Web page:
Happy Anniversary, Shishaldin 1967 and 2014!

Shishaldin in June, 2014
Today is a double anniversary of eruptions at one of Alaska’s most active and beautiful volcanoes: Shishaldin.
One year ago, the current period of unrest and low-level Strombolian eruption deep within the summit crater commenced. The first sign of activity was an increased surface temperature detected from satellite. The 2014-2015 eruption has been monitored primarily using AVO’s satellite image tracking system, as the seismic network at Shishaldin has been hampered by technical problems for a portion of this period. AVO also uses a web camera and infrasound detection and ground coupled air waves – essentially the detection of pressure waves in the atmosphere produced by explosions at the volcano – to evaluate and track ongoing activity. The current eruption has not had much impact on the surrounding terrain or air traffic. Localized dustings of ash and ballistics on the flank of Shishaldin attest to the vigor of some of the explosions during the last year. As occurred in 1999, however, Shishaldin is capable of significant explosions that send ash high into the atmosphere, and for that reason AVO remains vigilant for intensification of the activity.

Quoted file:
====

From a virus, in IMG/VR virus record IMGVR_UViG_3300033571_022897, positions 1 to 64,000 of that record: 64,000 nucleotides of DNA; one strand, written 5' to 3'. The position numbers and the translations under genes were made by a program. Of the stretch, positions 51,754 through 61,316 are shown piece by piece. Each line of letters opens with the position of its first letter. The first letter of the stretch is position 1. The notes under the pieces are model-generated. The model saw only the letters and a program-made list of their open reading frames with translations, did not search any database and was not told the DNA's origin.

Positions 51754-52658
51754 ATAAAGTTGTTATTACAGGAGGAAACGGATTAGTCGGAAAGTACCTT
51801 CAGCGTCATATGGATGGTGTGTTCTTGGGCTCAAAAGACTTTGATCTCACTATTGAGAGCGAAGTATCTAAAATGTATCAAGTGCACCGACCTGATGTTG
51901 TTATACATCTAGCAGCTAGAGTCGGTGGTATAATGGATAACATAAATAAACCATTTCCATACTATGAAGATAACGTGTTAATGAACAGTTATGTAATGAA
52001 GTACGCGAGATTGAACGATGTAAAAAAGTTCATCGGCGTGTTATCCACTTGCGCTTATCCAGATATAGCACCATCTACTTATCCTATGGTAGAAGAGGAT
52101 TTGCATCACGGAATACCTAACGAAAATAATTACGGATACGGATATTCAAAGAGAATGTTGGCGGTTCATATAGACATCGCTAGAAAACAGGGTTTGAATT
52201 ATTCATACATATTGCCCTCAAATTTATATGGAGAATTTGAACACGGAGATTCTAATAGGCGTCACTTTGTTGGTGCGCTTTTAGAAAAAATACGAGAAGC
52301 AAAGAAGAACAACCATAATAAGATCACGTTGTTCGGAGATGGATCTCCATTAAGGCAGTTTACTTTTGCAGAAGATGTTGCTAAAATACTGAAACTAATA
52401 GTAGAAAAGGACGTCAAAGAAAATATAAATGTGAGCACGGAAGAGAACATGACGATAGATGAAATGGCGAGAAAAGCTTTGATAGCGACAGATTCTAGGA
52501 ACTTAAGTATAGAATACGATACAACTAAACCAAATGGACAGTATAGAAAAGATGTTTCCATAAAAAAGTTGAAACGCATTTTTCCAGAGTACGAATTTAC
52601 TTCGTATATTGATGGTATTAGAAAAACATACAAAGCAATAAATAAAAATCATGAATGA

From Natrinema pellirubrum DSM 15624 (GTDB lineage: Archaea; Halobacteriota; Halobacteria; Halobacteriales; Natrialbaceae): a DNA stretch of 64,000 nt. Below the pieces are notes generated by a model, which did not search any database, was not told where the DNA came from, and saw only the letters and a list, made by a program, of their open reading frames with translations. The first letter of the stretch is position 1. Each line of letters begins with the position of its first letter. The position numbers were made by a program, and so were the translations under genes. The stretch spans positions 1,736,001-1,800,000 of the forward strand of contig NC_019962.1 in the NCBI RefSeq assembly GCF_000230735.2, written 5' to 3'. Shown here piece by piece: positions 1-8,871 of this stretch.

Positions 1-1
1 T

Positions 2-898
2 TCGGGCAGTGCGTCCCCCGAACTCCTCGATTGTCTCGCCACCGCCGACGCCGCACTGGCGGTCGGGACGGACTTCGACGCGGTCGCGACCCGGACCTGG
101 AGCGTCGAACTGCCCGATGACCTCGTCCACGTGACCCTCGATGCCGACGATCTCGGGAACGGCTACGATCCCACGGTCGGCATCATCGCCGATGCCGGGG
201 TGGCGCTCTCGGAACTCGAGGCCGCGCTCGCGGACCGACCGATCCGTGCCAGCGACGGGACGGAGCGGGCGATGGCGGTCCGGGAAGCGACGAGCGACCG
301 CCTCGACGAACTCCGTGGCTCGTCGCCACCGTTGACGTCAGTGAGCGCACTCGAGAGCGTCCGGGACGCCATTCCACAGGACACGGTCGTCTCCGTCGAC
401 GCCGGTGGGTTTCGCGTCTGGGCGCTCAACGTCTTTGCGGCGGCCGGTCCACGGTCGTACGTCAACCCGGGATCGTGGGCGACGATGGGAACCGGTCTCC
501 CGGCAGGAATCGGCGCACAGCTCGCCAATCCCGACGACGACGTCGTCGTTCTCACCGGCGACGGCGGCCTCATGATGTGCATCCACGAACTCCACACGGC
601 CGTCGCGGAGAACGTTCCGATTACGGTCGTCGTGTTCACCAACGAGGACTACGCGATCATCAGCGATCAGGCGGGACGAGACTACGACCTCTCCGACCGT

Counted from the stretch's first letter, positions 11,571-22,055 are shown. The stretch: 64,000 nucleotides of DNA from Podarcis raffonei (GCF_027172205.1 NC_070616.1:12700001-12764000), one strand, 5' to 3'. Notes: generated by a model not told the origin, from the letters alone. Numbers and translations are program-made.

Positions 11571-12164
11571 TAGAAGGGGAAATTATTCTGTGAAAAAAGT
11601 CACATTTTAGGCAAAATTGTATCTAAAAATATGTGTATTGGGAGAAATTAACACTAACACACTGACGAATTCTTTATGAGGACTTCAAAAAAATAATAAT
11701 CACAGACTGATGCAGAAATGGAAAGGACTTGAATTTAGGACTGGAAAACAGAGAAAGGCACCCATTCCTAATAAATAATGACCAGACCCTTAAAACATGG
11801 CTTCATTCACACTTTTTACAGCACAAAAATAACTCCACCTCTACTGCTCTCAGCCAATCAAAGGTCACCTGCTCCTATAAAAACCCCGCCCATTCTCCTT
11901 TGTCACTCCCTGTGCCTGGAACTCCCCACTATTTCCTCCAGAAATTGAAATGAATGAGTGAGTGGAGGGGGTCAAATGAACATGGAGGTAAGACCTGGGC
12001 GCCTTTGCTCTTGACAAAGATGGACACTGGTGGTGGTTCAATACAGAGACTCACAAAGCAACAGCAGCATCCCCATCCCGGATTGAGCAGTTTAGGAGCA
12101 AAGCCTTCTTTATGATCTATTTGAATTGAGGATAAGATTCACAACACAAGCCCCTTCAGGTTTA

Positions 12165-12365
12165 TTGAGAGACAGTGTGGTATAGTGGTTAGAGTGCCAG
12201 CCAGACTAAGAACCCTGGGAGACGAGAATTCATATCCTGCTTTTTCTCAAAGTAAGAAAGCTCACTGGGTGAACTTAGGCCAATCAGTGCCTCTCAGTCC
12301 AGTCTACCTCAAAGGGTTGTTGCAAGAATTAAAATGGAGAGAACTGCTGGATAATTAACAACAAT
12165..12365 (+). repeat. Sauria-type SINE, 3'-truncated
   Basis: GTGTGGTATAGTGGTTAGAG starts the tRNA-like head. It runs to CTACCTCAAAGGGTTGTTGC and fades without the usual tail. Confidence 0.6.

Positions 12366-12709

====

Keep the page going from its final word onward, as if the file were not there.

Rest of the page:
In 1967, a short lived eruption was recorded with little detail about the nature of activity. Apparently on January 28, ash clouds followed sightings of intense steam emissions from the summit crater. No lava flows or other phenomena were observed. Of course in 1967, there were few tools to detect or evaluate eruptive activity at Alaskan volcanoes. It is likely that many small eruptions went unrecorded!

For more information on Shishaldin, please visit AVO's Shishaldin page.